Maybe Sanford hasn't yet grown into the role that he's the state's chief executive, not its chief legislator. As a member of Congress, Sanford relished six years of voting no on countless issues. He seemed to thrive on using the media to build an image of the passionate conservative who toiled for people in spite of everything standing in his way.

Or maybe his continuing fights with the General Assembly are part of a cynical strategy to run for president in 2008.

One thing is for sure. If the governor cries "Wolf" too many times - - especially when the House and Senate are controlled by his own party - - his popularity may wane and a second-tier Democratic leader could mount a serious and deadly challenge in 2006.

Remember how most folks didn't know Jim Hodges before he ran - - and beat - - Gov. David Beasley?


3/13: Piggy banks may be needed

Another great cartoon from Bill McLemore:


The best way to get South Carolina news is to augment your morning paper and TV show with SC Clips, a daily executive news summary compiled from more than 30 state newspaper and TV sources. It's delivered every business day and is packed with news of statewide impact, politics, business and more. Subscriptions are affordable at $30 per month -- and less for business subscribers. More: SC Clips.


Here's a "thumbs up" and "thumbs down" related to various political events from the past week:

Thumbs up

Pinckney. Hats off to Lowcountry Democratic Sen. Clementa Pinckney for getting lawmakers behind a port compromise. Too bad the State Ports Authority immediately rejected it.

Penn Center. Keep fighting to keep archives where you think they should be and don't succumb to pressure to move them to USC, which wouldn't accept them 40 years ago when Penn wanted full access for everyone (black and white).

Mixed signals

Sanford. Hats off to the governor for heading to DC to try to save the state's military bases, but thumbs down for all of his stunts and whining and continued squabbles with lawmakers.

Thumbs down

GOP nannies. The GOP seems to be spawning some governmental nannies with efforts by Sen. Jim Ritchie to keep kids who don't want to be in school from driving and Rep. Ted Pitts's move to make kids in low-performing schools wear uniforms. Where's that clarion call for less government?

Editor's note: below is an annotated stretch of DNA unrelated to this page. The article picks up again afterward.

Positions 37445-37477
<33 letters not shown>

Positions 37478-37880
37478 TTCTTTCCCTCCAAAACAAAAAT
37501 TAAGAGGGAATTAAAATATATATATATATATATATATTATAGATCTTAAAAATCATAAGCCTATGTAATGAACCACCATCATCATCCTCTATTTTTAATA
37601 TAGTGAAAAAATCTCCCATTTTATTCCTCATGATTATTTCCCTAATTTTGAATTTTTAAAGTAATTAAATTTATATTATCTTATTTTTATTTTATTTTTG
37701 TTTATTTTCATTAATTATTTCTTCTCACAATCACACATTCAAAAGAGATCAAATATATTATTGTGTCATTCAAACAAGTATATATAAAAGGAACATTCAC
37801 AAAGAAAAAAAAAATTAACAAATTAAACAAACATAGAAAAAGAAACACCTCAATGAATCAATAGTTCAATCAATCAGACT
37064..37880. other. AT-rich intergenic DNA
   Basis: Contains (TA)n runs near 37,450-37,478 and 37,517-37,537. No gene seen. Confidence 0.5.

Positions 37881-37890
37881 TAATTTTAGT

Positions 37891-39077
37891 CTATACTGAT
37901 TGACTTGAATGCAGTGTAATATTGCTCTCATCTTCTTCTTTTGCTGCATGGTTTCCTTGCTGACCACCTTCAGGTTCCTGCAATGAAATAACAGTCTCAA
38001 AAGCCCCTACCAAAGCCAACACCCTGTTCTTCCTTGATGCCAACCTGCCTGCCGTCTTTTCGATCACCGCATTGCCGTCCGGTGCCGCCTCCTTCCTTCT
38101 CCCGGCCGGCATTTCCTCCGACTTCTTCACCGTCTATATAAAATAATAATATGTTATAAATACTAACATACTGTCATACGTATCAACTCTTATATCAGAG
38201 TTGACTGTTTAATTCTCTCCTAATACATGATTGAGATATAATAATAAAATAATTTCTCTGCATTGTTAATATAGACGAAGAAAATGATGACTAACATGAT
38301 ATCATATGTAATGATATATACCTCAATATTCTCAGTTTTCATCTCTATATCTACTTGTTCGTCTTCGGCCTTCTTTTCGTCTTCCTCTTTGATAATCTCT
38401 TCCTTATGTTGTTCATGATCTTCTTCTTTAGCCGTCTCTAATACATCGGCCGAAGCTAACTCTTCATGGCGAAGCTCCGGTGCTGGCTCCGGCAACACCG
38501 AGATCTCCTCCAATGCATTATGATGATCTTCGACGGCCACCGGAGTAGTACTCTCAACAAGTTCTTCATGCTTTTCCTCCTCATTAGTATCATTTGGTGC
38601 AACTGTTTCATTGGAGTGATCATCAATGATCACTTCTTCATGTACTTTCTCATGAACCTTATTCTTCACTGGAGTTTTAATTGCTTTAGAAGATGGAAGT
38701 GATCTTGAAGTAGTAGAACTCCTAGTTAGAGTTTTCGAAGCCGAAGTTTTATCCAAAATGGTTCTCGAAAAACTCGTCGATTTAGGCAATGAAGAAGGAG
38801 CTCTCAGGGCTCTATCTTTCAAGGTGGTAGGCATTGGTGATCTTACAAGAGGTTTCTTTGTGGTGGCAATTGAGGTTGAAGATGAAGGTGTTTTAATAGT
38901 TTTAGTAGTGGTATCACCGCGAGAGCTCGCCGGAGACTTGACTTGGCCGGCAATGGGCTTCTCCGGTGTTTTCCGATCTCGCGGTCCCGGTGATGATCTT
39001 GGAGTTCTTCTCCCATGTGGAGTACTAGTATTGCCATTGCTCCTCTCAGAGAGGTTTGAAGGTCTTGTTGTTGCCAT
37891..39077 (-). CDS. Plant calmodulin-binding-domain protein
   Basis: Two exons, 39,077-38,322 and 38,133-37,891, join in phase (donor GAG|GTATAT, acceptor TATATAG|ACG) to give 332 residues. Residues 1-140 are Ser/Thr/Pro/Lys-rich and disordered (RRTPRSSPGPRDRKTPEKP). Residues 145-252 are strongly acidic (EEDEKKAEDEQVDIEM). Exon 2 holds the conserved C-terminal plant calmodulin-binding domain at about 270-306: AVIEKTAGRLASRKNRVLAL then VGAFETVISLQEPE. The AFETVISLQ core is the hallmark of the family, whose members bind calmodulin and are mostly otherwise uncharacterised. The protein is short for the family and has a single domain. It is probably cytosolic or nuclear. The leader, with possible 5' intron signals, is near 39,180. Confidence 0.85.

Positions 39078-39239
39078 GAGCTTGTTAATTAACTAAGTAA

Stats. The state's jobless rate remains high (4th highest in nation) and we now learn the state needs $1.6 billion in infrastructure improvements.

How you can subscribe to the full edition of the report

The above version of S.C. Statehouse Report is the free edition. Our paid version, which costs about $100 per month, offer a weekly legislative forecast packed with information that can keep you and your business on the cutting edge.

Notes veteran lawmaker Sen. Glenn McConnell: "Statehouse Report gives an inside practical report of weekly problems with and progress of legislation. It reviews the whole landscape."

In each issue of Statehouse Report, you'll get::

Hot issue -- an early peek at weekly commentary on something really big. Last year, we continually beat other news organizations in finding major trends in issues, from teacher and budget cuts to wetlands proposals.

Agenda -- a weekly forecast of the coming week's floor agenda

Radar Screen -- a behind-the-scenes look at what's really going on in the General Assembly

McLemore's World -- an early view of our respected cartoonist Bill McLemore.

Tally Sheet -- a weekly review of all of the new bills introduced in the legislature in everyday language

Scorecard -- A Thumbs Up and Thumbs Down of major political/policy events for the week.

Calendar -- a weekly list of major meetings for the House, Senate and state agencies.

Megaphone -- a quote of the week that you'll find illuminating.

To learn more about subscriptions, contact Andy Brack at: brack@statehousereport.com


Learn more about Statehouse Report

  Copyright 2005, Statehouse Report LLC, which is affiliated with The Brack Group, Charleston, S.C.
Retransmission or reproduction of more than one copy is prohibited without express permission of the publisher. For additional information, including subscription prices, go to